Heat oven to 350 degrees. Grease bottom only of 9- by 13-inch baking pan with shortening, butter or cooking spray. In a 1-quart saucepan, melt 4 ounces chocolate and butter over low heat, stirring frequently, until smooth; remove from heat. Cool 5 minutes.

For peppermint cream cheese filling: Meanwhile, with electric mixer, beat all peppermint cream cheese filling ingredients except chocolate chips until smooth. Stir in chocolate chips; set aside. Clean beaters.

In a large bowl, beat cooled chocolate mixture, sugar, vanilla and eggs with mixer on medium speed for 1 minute, scraping bowl occasionally. Beat in flour and salt on low speed 30 seconds, scraping bowl occasionally. Beat on medium speed 1 minute.

Spread half of batter (about 2 1/2 cups) in pan. Spread filling over batter. Carefully spread remaining batter over filling. Gently swirl through batter with knife for marbled design.

Bake 45 to 50 minutes or until toothpick inserted in the center comes out almost clean. Cool completely, about 2 hours.

For chocolate frosting: In a 1-quart saucepan, heat 2 tablespoons butter, the corn syrup and water to boiling, remove from heat. Add grated chocolate and stir until melted and smooth. Add 2 ounces confectioners' sugar until spreadable. Spread over brownies. For brownies, cut into 48 squares. Store covered in refrigerator.

Makes 48.

Nutritional information per brownie: 180 calories, 11 gm fat, 90 mg sodium, 18 gm carbohydrates, 2 gm protein.


Peppermint Wands

2 cups all-purpose flour

1/8 teaspoon baking powder

1/4 teaspoon salt

1 cup (2 sticks) unsalted butter, at room temperature

1 cup confectioners' sugar

2 teaspoons vanilla

For coating:

4 ounces German sweet chocolate, melted

6 candy canes, smashed

Preheat oven to 350 degrees. Line baking sheet with aluminum foil. (We used parchment paper.)

Combine flour, baking powder and salt in bowl; set aside. Beat butter and sugar in large bowl until light and fluffy. Beat in vanilla. On low speed, beat in flour mixture until combined. Refrigerate 30 minutes.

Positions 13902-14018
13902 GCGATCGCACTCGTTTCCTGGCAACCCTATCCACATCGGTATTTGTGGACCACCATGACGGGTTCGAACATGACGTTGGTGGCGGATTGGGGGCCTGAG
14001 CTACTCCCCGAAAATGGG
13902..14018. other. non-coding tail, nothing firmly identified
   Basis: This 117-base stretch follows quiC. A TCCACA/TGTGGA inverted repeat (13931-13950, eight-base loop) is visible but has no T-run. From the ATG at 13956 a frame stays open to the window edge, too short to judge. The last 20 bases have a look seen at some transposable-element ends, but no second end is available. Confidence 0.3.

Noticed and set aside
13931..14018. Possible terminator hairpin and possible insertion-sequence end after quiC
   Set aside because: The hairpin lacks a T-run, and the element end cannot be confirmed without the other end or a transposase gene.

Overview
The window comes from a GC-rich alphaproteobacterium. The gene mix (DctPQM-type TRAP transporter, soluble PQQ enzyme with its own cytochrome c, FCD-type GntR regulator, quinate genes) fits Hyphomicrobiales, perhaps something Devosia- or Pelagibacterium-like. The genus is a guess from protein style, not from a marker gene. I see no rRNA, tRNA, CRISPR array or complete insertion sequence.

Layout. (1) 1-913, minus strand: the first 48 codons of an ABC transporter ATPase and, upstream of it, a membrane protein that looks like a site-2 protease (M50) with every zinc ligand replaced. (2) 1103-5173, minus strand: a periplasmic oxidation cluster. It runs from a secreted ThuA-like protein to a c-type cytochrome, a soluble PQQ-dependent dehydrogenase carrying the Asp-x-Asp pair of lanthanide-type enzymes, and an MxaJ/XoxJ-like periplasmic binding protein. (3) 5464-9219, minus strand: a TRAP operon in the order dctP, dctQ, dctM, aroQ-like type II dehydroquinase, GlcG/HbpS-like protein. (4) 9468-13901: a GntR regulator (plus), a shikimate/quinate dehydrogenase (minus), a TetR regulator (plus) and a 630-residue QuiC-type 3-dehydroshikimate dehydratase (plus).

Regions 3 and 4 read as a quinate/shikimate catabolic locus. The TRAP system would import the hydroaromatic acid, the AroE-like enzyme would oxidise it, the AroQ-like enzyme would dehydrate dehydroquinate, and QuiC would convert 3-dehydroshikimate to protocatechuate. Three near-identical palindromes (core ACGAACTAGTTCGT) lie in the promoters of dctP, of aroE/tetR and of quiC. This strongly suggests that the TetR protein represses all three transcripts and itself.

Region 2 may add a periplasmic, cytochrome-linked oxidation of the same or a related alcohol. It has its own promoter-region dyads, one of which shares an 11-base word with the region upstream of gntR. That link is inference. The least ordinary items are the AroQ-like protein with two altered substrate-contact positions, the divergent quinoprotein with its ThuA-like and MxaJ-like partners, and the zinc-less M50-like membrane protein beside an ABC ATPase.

Roll 1 teaspoon of dough into a log, about 2 1/2 inches long. Place on prepared baking sheet. Repeat with remaining dough, placing cookies 1 1/2 inches apart.

Bake in preheated 350-degree oven for 10 to 12 minutes or until pale golden at edges. Remove cookies to wire racks to cool.

For coating: When cookies are cool, dip one end of each cookie into melted chocolate. Return to wire rack. Sprinkle each dipped end with 1/4 teaspoon crushed peppermints or finely chopped nuts. Cool on racks in refrigerator for 20 minutes to set. Store in airtight containers at room temperature.

Makes about 7 dozen cookies.

Source: St. Petersburg Times


Low-Fat Peppermint-Marshmallow Ice Cream Pie

Brushing melted ice cream into the pie plate "glues" the crust into place. Crushed chocolate wafers create the crust, while whole cookies define the edges of the pie.

4 cups low-fat vanilla ice cream, softened, divided use

20 chocolate wafer cookies (such as Nabisco's Famous Chocolate Wafers), coarsely crushed, divided use

1 1/4 cups miniature marshmallows, divided use

15 hard peppermint candies, crushed

8 chocolate wafer cookies

5 hard peppermint candies, crushed

Place 2 tablespoons low-fat vanilla ice cream in a small, microwave-safe bowl. Microwave at high 20 seconds or until ice cream melts. Spread melted ice cream in the bottom of a 9-inch pie plate. Arrange half of crushed chocolate wafer cookies in bottom of pie plate.

Place remaining softened ice cream, 1 cup marshmallows, and 15 crushed candies in a large bowl; beat with a mixer at medium speed until well combined. Spoon half of mixture evenly into crust, and sprinkle evenly with remaining crushed cookies. Spread remaining ice cream mixture over crushed cookies. Arrange whole cookies around outside edge of pie; sprinkle top of pie with remaining 1/4 cup marshmallows and 5 crushed candies. Cover and freeze 4 hours or until firm.

Serves 8.

Nutritional informational per serving: 281 calories, 6 gm fat, 53 gm carbohydrates, 221 mg sodium, 5 gm protein, 1 gm fiber.

Source: Cooking Light


Peppermint Stick Cocktail

1 ounce peppermint schnapps

1 1/2 ounces white Creme de Cacao

1 ounce light cream

Shake all ingredients with ice, strain into a champagne flute and serve.

Serves 1.



Chocolate Mint Coffee

1/2 cup whipping cream

2 tablespoons powdered sugar

1 teaspoon vanilla

1 ounce good-quality sweet chocolate, grated

2 cups strong hot coffee

8 tablespoons peppermint schnapps

Chocolate curls

Beat cream with sugar and vanilla until soft peaks form. Fold in grated chocolate. Pour hot coffee evenly into four mugs and add 2 tablespoons schnapps to each. Spoon on whipped cream. Garnish with chocolate curls and serve immediately.

Serves 4.

Source: Christmas From the Heart of the Home by Susan Branch

Peppermint is a decidedly Christmas flavor 12/14/10 [Last modified: Wednesday, December 15, 2010 7:25am]